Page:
The City of Biñán is notable for three things: as an economic heavyweight in CALABARZON, as the place where national hero José Rizal began his formative studies (Biñán was also his parents’ hometown), and the site of many heritage houses. The last two reasons – its association with Rizal and its built heritage – make it as one of La Laguna Province’s most historic places. It is thus fitting that we briefly look back at the city’s colorful past as it commemorates its bicenterquasquigenary (275th founding anniversary) this year.

Before the Spaniards arrived, the area comprising Biñán today was part of an ancient settlement called Tabuco (now Cabuyao). Ancient Biñán didn’t have a large settlement that resembled today’s concept of a town or a city, but it was inhabited sparsely by Tagálog natives. Life then was primitive: the people survived through fishing, gathering fruits in the forest, and hunting wild boar.

When the Spaniards arrived, they established Manila as the capital of the newly founded Indias Orientales Españolas (Spanish East Indies), the forerunner of today’s Republic of the Philippines, on 24 June 1571. Immediately afterwards, they sought to discover more unexplored areas, particularly those surrounding the nearby lake which they later called Laguna de Bay. This territory included Biñán which was later turned into a hacienda by the Dominican fathers in 1644. The site was named Hacienda de San Isidro Labrador de Biñán. It was a large estate mainly dedicated to the planting of sugar cane with the smaller remaining land area reserved for the community (residents). A dam was built in Barrio Timbáo to support the hacienda’s irrigation systems. A large farmhouse built of strong materials and complete with stables, a well, and an orchard was constructed at the center of the hacienda. For clarification: a hacienda, although it has residents, was not a town although it may have already seemed like one. Under the auspices of both church and state, and usually managed by an inquilino (tenant farmer), the main purpose of the hacienda was not to generate profit but to administer the welfare of the tenants through the production of agricultural goods, i.e., farming, as well as to fund missionary enterprises while at the same time serving as a source of tribute.

But 1747 was when the hacienda of Biñán transitioned into a full-fledged pueblo or town with a core barrio serving as the población (town proper). Surrounding the town proper were barrios or visitas, today’s equivalent of barangays. The pueblo of Biñán was later reorganized as a municipio, today’s forerunner of a municipality/city. During that year, Archbishop Juan de Arechederra served as acting Governor General of the archipelago. King Felipe V was then the ruler of the Spanish Empire. Seven years prior, Miguel de Chaves had been appointed as Alcalde Mayor (today’s equivalent of a provincial governor) of Provincia de La Laguna. Ten years later, in 1757, the first appointed parochial priest of Biñán was Father José Monroy. On that same year, Fr. Monroy appointed Antonio de Santa Rosa as the first capitán of the town.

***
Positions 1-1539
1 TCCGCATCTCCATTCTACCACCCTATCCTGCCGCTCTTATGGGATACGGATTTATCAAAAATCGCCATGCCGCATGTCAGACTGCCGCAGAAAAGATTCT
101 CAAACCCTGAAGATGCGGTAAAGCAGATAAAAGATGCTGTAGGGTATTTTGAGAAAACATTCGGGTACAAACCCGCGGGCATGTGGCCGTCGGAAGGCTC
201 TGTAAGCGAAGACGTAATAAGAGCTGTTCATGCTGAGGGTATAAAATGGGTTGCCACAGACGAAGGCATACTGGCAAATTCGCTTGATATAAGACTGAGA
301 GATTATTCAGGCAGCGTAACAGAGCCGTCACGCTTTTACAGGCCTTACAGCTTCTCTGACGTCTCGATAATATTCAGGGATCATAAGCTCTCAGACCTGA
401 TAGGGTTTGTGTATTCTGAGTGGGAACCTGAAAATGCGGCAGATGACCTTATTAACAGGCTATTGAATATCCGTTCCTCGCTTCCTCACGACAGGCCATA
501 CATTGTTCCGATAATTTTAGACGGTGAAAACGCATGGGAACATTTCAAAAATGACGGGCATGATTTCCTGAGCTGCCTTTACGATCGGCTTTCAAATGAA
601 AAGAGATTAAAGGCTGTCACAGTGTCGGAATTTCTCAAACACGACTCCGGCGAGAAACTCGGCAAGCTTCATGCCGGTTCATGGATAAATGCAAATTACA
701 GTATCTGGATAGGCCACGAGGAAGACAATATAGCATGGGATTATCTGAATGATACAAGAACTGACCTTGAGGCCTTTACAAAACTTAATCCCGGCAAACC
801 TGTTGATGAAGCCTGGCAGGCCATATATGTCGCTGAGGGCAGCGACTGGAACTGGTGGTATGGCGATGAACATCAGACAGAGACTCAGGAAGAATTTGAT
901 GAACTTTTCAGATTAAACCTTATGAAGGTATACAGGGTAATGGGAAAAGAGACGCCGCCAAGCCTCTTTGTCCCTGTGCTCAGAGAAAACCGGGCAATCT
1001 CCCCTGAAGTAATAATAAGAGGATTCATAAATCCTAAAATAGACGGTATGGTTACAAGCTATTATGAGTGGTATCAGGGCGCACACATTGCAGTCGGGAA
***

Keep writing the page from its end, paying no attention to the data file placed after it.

Ever conscious and proud of its history, the city government celebrates with much pomp and gaiety the three-day Araw ng Biñán, an annual commemoration of its cityhood (it became a component city on 2 February 2010), its liberation from the Imperial Japanese Army (3 February 1945), and the remembrance of its founding anniversary (4 February 1747; the date was just a designation to complete the annual three-day festivities). Looking back, it seems that Biñán’s economic and cultural blessings never seemed to falter. The city is blessed because it knows how to pay utmost respect to its past. And the ebb and flow of history tested but never shook down this town-turned-bustling city. Neither does it show signs of slowing down.

Originally published in the Facebook page of the Biñán City Culture, History, Arts, and Tourism Office (BCHATO). Follow me on Facebook, Twitter, and Instagram.

The Dark Nazarenes

For the second consecutive year, the Black Nazarene procession was suspended because of the ongoing COVID-19 pandemic. But compared to last year, this year was stricter because COVID-19 cases have gone up again the past few days, with even higher number of cases compared to when the pandemic began in March of 2020. Devotees last year were still able to converge in front of Quiapo Church, but this year, all roads and alleyways leading to the church were blocked by policemen.

I’m very sure that Bongbong Marcos and Inday Sara Duterte‘s well-received caravan/motorcade held from November to December contributed a lot to the rise of COVID-19 cases. Thousands upon thousands, from Misamis Oriental all the way to La Laguna, trooped to see their political icons even though they knew that the pandemic was still ongoing. Both Bongbong and Inday Sara were treated by excited followers as if they were the Nazareno. They pushed, shoved, and jostled each other just to get near them. There was virtually no social distancing at all, as if their face masks were enough protection from the virus that has killed more than five million people across the globe.

But I don’t see anyone blaming Bongbong and Inday Sara for this irresponsible caravan of theirs, not even from their rivals. Why? Because they also held their own (though not as successful as compared to that of the presidential scions). Aside from the fact that those caravans were clearly a sign of early political campaigning (it’s not yet the campaign season, mind you), those motorcades were also an obvious COVID-19 superspreader.